Many of you know by now about the emergence of small groups in our church. I say emerging, because those who go through it tend to create a movement that sort of springs forth automatically. Of course, I believe the Holy Spirit impels this movement. Nevertheless, our small group hated to part ways. We formed a spiritual bond that may go forward into the next life. But, a secondary task of the small group lies in its dynamic nature to multiply like a cell. Cellular division wins souls in the same way that Jesus sort of divided himself into 12 men who in turn divided themselves into several thousand. In fact, the division factor essentially lies at the heart of any successful business, industry, or church. Multiplication increases profit, products in demand, and disciples.
Our mentor John Wesley, saw the small group as a necessary redemptive tool. He once opined:
I was more convinced than ever, that preaching like an apostle, without joining together those that are awakened, and training them up in the ways of God, is only begetting children for the murderer. No regular societies, no discipline, no order or connection; and the consequence is, that nine in ten of the once-awakened are now faster asleep than ever.
The prototypical small group, which was the foundation of Methodism, came to be popularly known as a Society. In societies the leaders taught these key doctrines:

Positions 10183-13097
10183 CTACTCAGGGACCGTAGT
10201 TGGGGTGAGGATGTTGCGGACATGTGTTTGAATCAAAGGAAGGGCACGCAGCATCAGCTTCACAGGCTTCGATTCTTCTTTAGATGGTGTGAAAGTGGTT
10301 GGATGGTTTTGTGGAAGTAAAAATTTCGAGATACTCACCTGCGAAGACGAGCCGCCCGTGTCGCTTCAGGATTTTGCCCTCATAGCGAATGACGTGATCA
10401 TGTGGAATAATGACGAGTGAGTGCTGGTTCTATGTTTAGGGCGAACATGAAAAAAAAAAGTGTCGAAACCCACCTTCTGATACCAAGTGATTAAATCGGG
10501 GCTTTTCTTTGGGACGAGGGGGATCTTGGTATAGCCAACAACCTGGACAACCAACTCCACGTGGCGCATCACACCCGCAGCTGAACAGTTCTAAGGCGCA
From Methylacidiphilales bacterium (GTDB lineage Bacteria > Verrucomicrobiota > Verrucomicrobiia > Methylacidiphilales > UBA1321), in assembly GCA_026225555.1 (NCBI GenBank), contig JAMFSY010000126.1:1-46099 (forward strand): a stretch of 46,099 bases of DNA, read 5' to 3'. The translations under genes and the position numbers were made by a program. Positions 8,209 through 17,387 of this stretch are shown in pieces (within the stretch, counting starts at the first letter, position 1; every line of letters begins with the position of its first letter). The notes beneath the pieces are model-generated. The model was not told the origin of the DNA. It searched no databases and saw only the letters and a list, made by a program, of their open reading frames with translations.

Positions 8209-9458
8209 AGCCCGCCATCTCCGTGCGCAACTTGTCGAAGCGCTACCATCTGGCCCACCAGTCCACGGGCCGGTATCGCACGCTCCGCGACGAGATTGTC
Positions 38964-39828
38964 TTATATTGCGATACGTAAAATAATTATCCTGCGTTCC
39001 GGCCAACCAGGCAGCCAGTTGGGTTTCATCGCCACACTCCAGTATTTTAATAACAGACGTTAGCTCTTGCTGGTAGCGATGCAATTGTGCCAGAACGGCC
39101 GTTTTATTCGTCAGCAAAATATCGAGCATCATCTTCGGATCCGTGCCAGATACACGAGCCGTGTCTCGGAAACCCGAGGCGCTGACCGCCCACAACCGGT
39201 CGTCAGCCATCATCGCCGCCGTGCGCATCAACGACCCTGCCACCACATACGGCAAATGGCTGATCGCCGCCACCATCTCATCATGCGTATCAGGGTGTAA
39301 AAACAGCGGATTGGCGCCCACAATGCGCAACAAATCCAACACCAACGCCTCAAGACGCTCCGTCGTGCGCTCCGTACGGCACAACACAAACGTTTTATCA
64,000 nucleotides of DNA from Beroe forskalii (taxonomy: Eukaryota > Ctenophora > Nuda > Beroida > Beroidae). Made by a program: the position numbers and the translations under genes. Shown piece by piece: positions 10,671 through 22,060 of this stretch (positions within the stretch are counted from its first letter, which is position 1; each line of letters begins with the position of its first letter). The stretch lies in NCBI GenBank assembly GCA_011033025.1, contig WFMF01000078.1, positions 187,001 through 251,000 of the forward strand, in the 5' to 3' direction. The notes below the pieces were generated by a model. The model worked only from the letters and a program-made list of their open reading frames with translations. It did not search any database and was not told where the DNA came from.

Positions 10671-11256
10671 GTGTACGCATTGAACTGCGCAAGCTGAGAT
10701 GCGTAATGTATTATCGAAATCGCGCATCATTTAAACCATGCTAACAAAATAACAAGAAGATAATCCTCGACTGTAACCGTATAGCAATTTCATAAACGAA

1. The perfectibility of humanity vs. Reformed and Calvinistic views of human depravity.
2. The freedom of the human will vs. theological determinism.
3. True religion manifested in human relationships vs. the mystics, who emphasized inner contemplation as the way to spiritual growth.
From the societies came Class Meetings. These groups were a bit more intimate and practical-not quite as theological. The society produced leaders who in turn lead classes.
Mark A. Maddix, professor of Christian Education and dean of the School of Theology and Christian Ministries at Northwest Nazarene University, states:
Certainly we cannot replicate Wesley's process completely, but we can transmit the important principles into our local congregations. Gathering in groups for spiritual accountability can help foster our faith and help us grow in Christlikeness. Being a faithful follower of Christ requires our investment in the journey of others.
And thus, the need for our small groups.
I hope you will prayerfully consider your relationship with a small group. May God greatly bless you as you search your soul about this matter.